Delaney: Marvel actually handles a lot of that internally and develop show LUTs specifically for each of their films. For Captain Marvel they worked in concert with our color science team here at Technicolor, but a lot of the work is done internally at Marvel. So there’s typically a show LUT, and then CDL information created by the DIT and the dailies colorist that goes along with it. Those travel to the VFX people as well.

Filmmaker: When you first get your hands on the footage to begin work, it’s coming along with those LUTs and CDLs. Do you go back to the Raw camera files and start from scratch, or are you applying the LUTs and the CDLs and beginning your work from there?

Delaney: The show LUT gets applied for sure, and typically the CDLs as well. You’ve sat through the credits on these movies, right? The credits crawl lasts for ten minutes. It’s literally hundreds of people from different VFX [vendors]. For everyone to be speaking the same language and looking at the same thing, those CDLs and show LUTs have to be distributed and applied for everybody—literally people all over the world. So, I have to adhere to the same color pipeline as everybody else has, because that’s how everyone’s been looking at the footage, giving notes on it and ultimately approving all of these [VFX] shots. By the time it comes to me there’s not a lot of wiggle room to say “Let’s crack our knuckles and try something totally different.” We do end up taking a few left turns here and there, but only when it’s appropriate and when there’s buy-in from everyone from the VFX supervisor to the director to the DP.

Filmmaker: When you first start work, how much of the VFX are finished?

Delaney: It varies from show to show. We usually talk about it in terms of percentage completion per reel. It could be anywhere from 50 percent to 80 percent complete and the rest are either temps or works in progress or nothing, like just the plates. On Captain Marvel it was between 60 and 80 percent complete when we started, probably closer to 60 percent.

Before we even start work, we’ll all sit down with the directors, the Marvel creative people and the VFX people and we’ll watch the movie in its current state, projected out of the Avid, so we can all wrap our heads around what the movie is going to be and where it’s going to go. Then, to start work, we’ll find the sequences that are the most complete and begin with those. It’s a very unique way of working. The reel that’s the most complete might be reel four instead of reel one—though it’s usually not a reel from the third act, because the finales are typically these big visual effects extravaganzas and those are normally coming in hot and heavy at the very, very end. But we’ll do a scene here, a scene there, maybe a couple of shots from another scene. So you’re never really completing a reel at any given time. You’re always jumping around and filling things in as they come.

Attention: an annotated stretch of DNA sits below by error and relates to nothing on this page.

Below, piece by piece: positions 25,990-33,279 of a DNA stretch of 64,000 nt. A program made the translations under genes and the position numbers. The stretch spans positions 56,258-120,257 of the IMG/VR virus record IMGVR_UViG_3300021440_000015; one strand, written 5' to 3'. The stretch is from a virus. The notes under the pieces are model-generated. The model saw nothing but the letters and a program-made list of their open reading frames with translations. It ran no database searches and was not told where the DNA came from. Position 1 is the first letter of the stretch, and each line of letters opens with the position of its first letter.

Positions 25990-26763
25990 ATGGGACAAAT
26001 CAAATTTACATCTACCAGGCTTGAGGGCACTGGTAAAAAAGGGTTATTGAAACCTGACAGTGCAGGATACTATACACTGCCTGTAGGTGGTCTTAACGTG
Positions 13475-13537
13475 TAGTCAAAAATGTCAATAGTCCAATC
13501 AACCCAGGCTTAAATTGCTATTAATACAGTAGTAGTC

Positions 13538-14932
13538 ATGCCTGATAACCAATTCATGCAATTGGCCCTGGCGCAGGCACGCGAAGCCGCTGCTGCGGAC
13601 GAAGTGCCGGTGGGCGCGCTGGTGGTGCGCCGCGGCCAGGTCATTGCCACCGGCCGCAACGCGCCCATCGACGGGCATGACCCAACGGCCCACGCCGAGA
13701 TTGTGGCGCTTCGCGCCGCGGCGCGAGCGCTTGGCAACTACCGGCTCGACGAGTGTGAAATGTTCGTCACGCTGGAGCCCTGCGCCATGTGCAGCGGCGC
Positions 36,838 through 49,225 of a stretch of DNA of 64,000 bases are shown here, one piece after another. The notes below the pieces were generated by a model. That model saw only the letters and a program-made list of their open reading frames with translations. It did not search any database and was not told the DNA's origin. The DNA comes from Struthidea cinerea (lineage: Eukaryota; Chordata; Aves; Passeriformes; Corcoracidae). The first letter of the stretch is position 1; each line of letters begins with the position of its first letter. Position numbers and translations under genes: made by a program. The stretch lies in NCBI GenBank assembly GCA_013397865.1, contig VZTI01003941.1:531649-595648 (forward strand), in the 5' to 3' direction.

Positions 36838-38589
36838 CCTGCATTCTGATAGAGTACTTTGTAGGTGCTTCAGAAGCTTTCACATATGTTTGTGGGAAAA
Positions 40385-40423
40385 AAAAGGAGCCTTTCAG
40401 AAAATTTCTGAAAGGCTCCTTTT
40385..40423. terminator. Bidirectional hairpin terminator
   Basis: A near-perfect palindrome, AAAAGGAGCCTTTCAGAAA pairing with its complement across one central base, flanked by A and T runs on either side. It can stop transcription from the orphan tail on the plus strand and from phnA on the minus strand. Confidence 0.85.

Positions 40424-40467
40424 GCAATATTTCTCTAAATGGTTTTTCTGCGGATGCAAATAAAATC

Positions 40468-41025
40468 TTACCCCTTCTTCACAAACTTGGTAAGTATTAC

© 2019 MARVEL

Filmmaker: Let’s look at some frames from the movie. The first one is a shot of Captain Marvel in full glowing superhero mode.

Delaney: As I said, Marvel is very particular about things like the quality , the amount and the color of the glow. Those things are very important and when you’re grading sequences you have to be a good steward of that. Your role becomes more about continuity from shot to shot and then also shepherding through the various deliverables like EDR (Extended Dynamic Range), HDR (High Dynamic Range) and stereo 3D. There’s careful consideration of contrast and color saturation that you have to maintain through all of those deliverables. And then occasionally in the grade we’re adding interactive lighting. So, in the reverse of this shot I think it cuts to Nick Fury and [Carol’s friend and fellow pilot] Maria, and in the grade we added some interactive lighting just to make the scene work more smoothly from cut to cut.

Filmmaker: How different are all those deliverables from version to version?

Delaney: Because the suit color and the amount of detail in the glow and all these things are so important, that has to be maintained throughout all the different deliverables and across all the different light levels and color spaces and Nit values. So when you move into EDR or HDR, while you want to leverage the ability [of that technology], the big challenge is making all these versions feel the same. You don’t want to say, “Now we’re in HDR, let’s make everything bright and super crazy.” You want it to feel like the same movie [regardless of the viewing platform].